His feel to hit is behind, but Perez is an athletic, no-doubt shortstop with a projectable body, and his swing foundation is workable. His defensive footwork and actions are sublime and he appears to barely be touching the infield dirt at all as he glides in all directions, bends without effort, collects the baseball and turns it around toward first base. Whether he develops any sort of impact offensive ability will be dictated by how strong he is at physical maturity, as well as several approach/pitch recognition attributes we don’t know anything about yet. (DR Instructional League)

33. Albert Abreu, SIRP
Signed: July 2nd Period, 2013 from Dominican Republic (HOU)
Age 25.4 Height 6′ 2″ Weight 190 Bat / Thr R / R FV 35+
Tool Grades (Present/Future)
Fastball Slider Changeup Command Sits/Tops
60/60 55/55 60/60 30/30 95-99 / 101

Maybe if Abreu could throw his secondary stuff for strikes and then run his fastball up the ladder to finish hitters, this could work. But he doesn’t have good feel for locating those secondaries and tends to pepper the bottom and middle of the zone with his fastball, either by accident or because he’s fallen behind and needs to get one over for a strike. At times, he has looked like he has three plus or better pitches, but his fastball just doesn’t play like it’s elite, even though his velocity sometimes has been, and the secondaries suffer because Abreu is often behind in the count and struggles to locate them. I think he’ll be up and down while he’s on the 40-man. (Alternate site, MLB)

34. Brooks Kriske, SIRP
Drafted: 6th Round, 2016 from USC (NYY)
Age 27.0 Height 6′ 3″ Weight 190 Bat / Thr R / R FV 35+
Tool Grades (Present/Future)
Fastball Slider Splitter Command Sits/Tops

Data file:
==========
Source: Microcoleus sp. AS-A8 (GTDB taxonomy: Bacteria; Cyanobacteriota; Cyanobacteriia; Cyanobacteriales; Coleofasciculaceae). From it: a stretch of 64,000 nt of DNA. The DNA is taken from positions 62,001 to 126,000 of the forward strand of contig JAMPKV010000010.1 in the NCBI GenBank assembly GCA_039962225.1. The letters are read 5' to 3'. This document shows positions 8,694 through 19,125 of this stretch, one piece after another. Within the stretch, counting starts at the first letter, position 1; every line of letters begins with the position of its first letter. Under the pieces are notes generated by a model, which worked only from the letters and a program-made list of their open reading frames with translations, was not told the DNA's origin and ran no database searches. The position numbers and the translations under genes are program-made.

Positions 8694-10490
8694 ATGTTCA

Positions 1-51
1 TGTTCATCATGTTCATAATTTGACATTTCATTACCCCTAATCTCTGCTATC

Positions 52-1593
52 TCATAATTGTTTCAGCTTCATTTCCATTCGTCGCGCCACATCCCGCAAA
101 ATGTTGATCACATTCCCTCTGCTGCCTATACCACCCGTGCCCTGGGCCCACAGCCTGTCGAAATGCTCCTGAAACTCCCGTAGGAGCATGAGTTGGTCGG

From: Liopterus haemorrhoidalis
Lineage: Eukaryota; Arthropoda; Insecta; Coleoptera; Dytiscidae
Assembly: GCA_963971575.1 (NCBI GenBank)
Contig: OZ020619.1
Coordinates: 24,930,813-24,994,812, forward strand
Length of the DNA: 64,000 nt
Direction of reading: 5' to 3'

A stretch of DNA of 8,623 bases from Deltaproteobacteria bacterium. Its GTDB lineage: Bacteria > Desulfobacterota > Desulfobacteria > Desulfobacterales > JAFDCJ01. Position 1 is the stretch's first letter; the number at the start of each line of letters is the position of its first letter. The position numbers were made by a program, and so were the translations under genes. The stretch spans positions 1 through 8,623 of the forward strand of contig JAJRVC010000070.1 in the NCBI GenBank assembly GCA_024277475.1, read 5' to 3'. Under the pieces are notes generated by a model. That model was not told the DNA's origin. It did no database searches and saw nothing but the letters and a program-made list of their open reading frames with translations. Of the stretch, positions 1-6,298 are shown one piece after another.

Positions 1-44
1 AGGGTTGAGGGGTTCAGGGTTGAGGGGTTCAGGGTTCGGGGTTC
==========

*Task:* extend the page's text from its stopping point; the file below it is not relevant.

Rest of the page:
60/60 50/50 55/60 35/35 92-96 / 98

Kriske had a velocity spike a couple of years ago and now has a chance to have an impact fastball if he can more consistently locate it at the top of the strike zone. He also has a plus, side-spinning changeup, and he’ll throw an occasional breaking ball. It’s stuff commensurate with a middle reliever who stays on your roster all the time, but Kriske’s control drags him into more of an up/down relief bucket. He throws an awful lot of non-competitive changeups and misses middle-middle with his fastball quite a bit. If that stuff gets ironed out, he’ll just stay in the big leagues, but until it does he’ll probably be back and forth from Scranton. (Alternate site, MLB)

35. Alfredo Garcia, SIRP
Signed: July 2nd Period, 2016 from Venezuela (COL)
Age 21.5 Height 6′ 2″ Weight 225 Bat / Thr L / L FV 35+
Tool Grades (Present/Future)
Fastball Curveball Changeup Command Sits/Tops
45/50 45/50 50/55 40/45 90-94 / 95

Nothing new to share on Garcia, who was passed over in the Rule 5. His report from last year: Garcia was in the midst of a breakout 2019 when the Rockies dealt him to the Yankees for big league-ready reliever Joe Harvey, who was on the 40-man fringe for New York. Even though he had pitched well at Low-A Asheville, the Rockies demoted Garcia to the Pioneer League not long before they traded him. He’s a big-framed lefty with average stuff, though the changeup is often above and projects to be his best pitch. (At-home dev)

Drafted: 5th Round, 2018 from Troy University (NYY)
Age 23.9 Height 6′ 1″ Weight 185 Bat / Thr R / R FV 35+
Tool Grades (Present/Future)
Hit Raw Power Game Power Run Fielding
30/40 45/45 30/35 80/80 60/70